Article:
Hardwall and waterproofing

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Hi,

I'm renovating a 1900 house with stone walls. There was a problem with penetrating damp and on the affected walls I stripped away most of the old render and plaster, except in a couple of places at the bottom where the render was very hard s&c which stopped the damp.

I have had a plasterer in to render the walls, and I was expecting him to put a think render of waterproof sand and cement, but instead he has used PVA and Hardwall plaster (not particularly thick) and is suggesting to dot and dab plasterboard on to make up the thinkness, before skimming.

My question is, will this Hardwall be a good enough barrier? I'm not sure if he has mixed any waterproofer in with it, and I'm not at all confident that the PVA he put on the stone beforehand will create any kind of barrier given the quality of the mortar etc between the stone.

Any advice would be much appreciated.

Cheers,

Robin
 
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i am amazed that the original sand and cement "stopped" the damp.

once i've completed the damp proofing (either injection or tanking) then i have to apply a water proof render.

this i choose on cost/ability/tools to be plastering sand & cement with approved waterproofing agent. The alternative would be to use what's called renderlite. this is a lightweight plaster which contains waterproofing additives. the approval refers to the British Board of Agreement www.bbacerts.co.uk. what this means is that it's a recognised product which is suitable for it's intended purpose.

i've not come across hardwall plaster so i can't comment. it does not sound the right thing though. the pva is purely for adhesion and will give no protection against damp.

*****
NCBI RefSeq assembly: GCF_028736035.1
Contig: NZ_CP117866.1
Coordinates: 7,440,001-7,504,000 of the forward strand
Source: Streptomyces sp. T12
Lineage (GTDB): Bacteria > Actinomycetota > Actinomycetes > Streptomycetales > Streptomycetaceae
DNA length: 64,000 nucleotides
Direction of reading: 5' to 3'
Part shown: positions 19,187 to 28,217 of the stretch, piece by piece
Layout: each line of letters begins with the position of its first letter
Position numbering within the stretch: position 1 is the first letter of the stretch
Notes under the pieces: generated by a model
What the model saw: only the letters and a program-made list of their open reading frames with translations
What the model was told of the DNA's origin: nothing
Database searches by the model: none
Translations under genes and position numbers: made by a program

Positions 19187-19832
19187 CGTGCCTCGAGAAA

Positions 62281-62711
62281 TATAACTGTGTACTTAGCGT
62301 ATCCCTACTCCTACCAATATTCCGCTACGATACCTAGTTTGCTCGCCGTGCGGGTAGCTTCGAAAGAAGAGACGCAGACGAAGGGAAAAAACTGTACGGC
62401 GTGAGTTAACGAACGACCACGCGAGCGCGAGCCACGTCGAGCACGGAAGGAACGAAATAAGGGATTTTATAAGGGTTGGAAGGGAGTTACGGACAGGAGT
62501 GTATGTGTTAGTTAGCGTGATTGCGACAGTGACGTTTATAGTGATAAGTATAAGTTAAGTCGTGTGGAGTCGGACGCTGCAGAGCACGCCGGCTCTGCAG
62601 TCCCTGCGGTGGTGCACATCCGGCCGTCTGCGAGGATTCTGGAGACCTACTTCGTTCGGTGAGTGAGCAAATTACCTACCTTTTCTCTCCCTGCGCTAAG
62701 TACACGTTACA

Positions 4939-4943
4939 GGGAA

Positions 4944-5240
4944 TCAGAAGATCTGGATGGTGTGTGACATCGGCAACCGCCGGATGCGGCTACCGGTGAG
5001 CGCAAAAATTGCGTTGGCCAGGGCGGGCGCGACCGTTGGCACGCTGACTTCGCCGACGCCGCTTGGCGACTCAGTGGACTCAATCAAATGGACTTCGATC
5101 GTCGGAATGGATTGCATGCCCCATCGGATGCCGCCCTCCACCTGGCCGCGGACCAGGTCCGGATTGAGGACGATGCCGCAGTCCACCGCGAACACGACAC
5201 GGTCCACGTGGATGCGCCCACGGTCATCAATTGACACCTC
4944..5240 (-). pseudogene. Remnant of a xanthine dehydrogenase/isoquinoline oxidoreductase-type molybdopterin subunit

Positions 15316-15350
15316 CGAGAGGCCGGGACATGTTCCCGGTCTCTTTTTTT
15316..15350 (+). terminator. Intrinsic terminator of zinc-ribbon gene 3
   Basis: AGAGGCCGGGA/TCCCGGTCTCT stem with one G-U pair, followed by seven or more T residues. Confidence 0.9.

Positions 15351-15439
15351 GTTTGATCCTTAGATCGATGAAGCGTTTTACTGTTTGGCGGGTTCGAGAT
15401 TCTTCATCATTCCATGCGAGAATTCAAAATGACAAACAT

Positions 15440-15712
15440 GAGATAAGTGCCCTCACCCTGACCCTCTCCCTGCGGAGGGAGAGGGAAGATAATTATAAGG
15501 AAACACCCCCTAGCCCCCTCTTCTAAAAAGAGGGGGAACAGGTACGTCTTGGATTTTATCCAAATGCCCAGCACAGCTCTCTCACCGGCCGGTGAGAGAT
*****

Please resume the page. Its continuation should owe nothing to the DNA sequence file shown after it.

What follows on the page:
the introduction of an air gap between wall and plasterboard is good in principle. however the dabs of plaster will enable this air gap to be bridged and i would expect areas near to the dabs to be damp upto 1m if rising damp is present in the wall or all the way up potentially if penetrating damp is present.

i would ideally recommend you get a couple of quotes from damp proofing companies to at least get an idea of what the situation is. or hire/buy a damp meter to take reading yourself to assess how bad or good the wall is.

given where you are if i was doing the job i would tank the walls. if the damp is not that bad then a paint on membrane might just do it but the trick with them is to get the plaster/render to adhere. i have only experience of treating small areas ie not full walls. the link gives a typical product http://www.laydex.ie/laydexdocs/Aquaprufe.pdf
 
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Hi, i'm also in the process of renovating a sand stone lodge and i'm going to tank it, theres a good video on sovereign chemicals website, makes it look easy but time will tell. If you ring them they give you free advice and full specification for your individual needs
 
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Lounge About, good to know you've seen the video.

i feel its spot on too. the tanking is as easy as it looks. it does go off quickly so stick to the 20min batch size, the other trick is to get well prepared ie plenty of containers, scales and all laid out to make doing the job easy. it also helps if you can get someone else to do the wetting of the walls.
 
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There's going to be three of us when we do it, hope it means a very quick job (45-50m2), should get that done in a day, what do ya think
 
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I feel you will need the 3 people. the application rate is 2kg/m^2. i mix 4kg batches which i can put on in 20mins so i reckon would take me over 8 hrs none stop which i could not physically do.

with 1 person mixing & wetting the walls and 2 applying then 1 day seems good enough.

make sure you do the prep well. on brickwork it is crucial. i brush the walls vigorously with water & yard brush. then i repoint any poor joints and fill out any crevices/holes (using 4:1 washed sand gauged with 4:1 water:SBR bonding agent). i aim to get the surface as "flat" as needs be (difficult to explain what i mean here but trade off between time pointing and time tanking - i aim for the flatness to be enough to ensure the K11 will cover completely quickly and easily - i 'don’t want to be brushing too much).

the special block brush is also a must.
 
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Preperation starts this weekend, nocking out the loose mortar and then power washing it all, anti sulpate on Monday and then repointing for a few days, should be ready for the tanking the following Monday
 
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